“The Real Cancun”

Real Cancun

By Jae-Ha Kim
Chicago Sun-Times
April 25, 2003

0 stars


Reality not only bites in “The Real Cancun.” It smells.

Watching this film, I thought about a recent Onion Headline: “Girl Gone Wild Actually Just Regular Girl, Only More Insecure and Drunk.” Add the male gender into that headline and you’ve pretty much got the plot for what’s being touted as the first reality feature film, courtesy of the producers of MTV’s “The Real World.”

Given the prurient but entertaining episodes of this season’s “The Real World” (thanks to the highly attractive and vaguely immoral Las Vegas cast)–and the ruthless catfights that fueled this year’s “The Real World/Road Rules Battle of the Sexes”–I’m surprised this feature film (which includes a new cast of characters) not only is dull but also almost painful to watch.

The highlight of this quasi-documentary is hearing a snippet of Gorillaz’ “Clint Eastwood.” The funniest bit is the inclusion of a tune called “The STD Song.” The saddest thing is seeing a group of young men and women so desperate for their 15 minutes of fame–and a free trip to Mexico–that they allowed camera crews to record their indiscretions.

The movie promises to be fun and uncensored. In reality, this translates into coeds flashing their breasts and drunk guys sticking their Speedo-clad butts out to be spanked.

I blame this movie not on the clueless 16 young’uns who share the spotlight, but on producers Mary-Ellis Bunim and Jonathan Murray. Having started “The Real World” phenomenon in 1992, they of all people should know that, yes, the promise of bare breasts will attract viewers who probably have never seen a nude woman without staples in the middle. But a dull, listless cast will leave them wanting more. Fast.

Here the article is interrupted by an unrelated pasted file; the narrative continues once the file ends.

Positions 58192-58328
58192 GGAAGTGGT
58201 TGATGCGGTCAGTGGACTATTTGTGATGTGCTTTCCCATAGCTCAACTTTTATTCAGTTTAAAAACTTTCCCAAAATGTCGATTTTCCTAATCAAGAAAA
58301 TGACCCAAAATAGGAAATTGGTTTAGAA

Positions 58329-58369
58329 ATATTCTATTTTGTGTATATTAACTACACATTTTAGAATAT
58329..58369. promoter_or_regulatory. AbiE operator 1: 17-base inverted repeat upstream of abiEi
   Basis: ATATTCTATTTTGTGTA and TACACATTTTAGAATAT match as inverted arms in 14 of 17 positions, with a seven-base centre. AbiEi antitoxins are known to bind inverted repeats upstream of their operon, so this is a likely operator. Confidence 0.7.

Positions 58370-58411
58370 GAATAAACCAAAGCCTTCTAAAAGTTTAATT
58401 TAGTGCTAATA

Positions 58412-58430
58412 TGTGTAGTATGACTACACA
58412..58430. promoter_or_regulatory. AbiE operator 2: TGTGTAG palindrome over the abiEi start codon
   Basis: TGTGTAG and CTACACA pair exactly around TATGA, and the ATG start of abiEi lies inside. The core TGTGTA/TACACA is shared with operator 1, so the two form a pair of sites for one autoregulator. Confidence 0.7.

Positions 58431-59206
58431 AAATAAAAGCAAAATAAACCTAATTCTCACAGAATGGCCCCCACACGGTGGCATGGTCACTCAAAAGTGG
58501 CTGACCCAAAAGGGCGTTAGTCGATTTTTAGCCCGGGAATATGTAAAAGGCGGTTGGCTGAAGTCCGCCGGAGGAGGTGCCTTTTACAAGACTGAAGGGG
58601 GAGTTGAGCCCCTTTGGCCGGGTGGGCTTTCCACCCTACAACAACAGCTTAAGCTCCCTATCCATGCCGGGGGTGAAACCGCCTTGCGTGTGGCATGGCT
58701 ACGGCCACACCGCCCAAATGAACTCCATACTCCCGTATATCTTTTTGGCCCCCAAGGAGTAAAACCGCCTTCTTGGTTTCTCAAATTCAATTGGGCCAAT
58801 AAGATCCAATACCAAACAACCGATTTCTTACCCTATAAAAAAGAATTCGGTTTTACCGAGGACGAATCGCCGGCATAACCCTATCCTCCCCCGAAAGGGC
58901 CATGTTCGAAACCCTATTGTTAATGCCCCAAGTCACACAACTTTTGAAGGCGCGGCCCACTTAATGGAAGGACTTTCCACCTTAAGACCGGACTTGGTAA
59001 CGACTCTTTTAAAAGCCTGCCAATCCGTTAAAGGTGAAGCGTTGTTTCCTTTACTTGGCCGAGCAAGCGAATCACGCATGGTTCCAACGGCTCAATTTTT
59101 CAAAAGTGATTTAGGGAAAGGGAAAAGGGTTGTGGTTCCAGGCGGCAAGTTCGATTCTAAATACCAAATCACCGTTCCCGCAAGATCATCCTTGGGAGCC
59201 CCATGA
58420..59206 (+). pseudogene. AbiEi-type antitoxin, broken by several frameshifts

Though the filmmakers say they weeded through 10,000 potential cast members before paring down to a cast of 16, they spent just eight days filming the kids last month. The shoddy production value shows in uneven camerawork and the choice of material. It’s like the story editor didn’t have enough time to weed through the film to find any interesting tidbits. Not even MTV’s patented quick cuts can save this wretched mess. None of it makes any sense.

For instance, since the whole point of this film is waiting for a bunch of college students to have sex on camera during spring break, why aren’t all of them actual students? One is a waitress from Wisconsin. Another is a model (though he’s also probably a waiter most of the time).

The cast members probably aren’t as stupid or sleazy as they’ve been edited to be. But onscreen, they come off as idiots. Alan, initially the film’s most sympathetic character, quickly grows to be the most annoying. After allowing himself to be bullied into drinking, the walking hormone goes on a never-ending search for “boobies.” Not realizing he actually is a boob, Alan manages to offend even some of his castmates.

Speaking of whom, twins Nicole and Roxanne look horrified during their audition when they’re asked to hold hands. Flash forward to Cancun: The milk-fed sisters are not only ripping off their tops to reveal pierced nipples, but they’re also grinding into each other like strippers.

Apparently, straight young women these days have been conditioned by their boyfriends and soft-core porn into thinking that lesbianism as entertainment is a good thing. Sisterly lesbianism is even better! Either that, or they’re just too stupid to say “no” to what boys want.

Looking at these kids stumble around onscreen for 90 very long minutes, three words come to mind: Thin the herd.


Comments (1)

  1. Emma Swenson says:

    I saw this movie. It was worse than bad. Laughably so, in fact!

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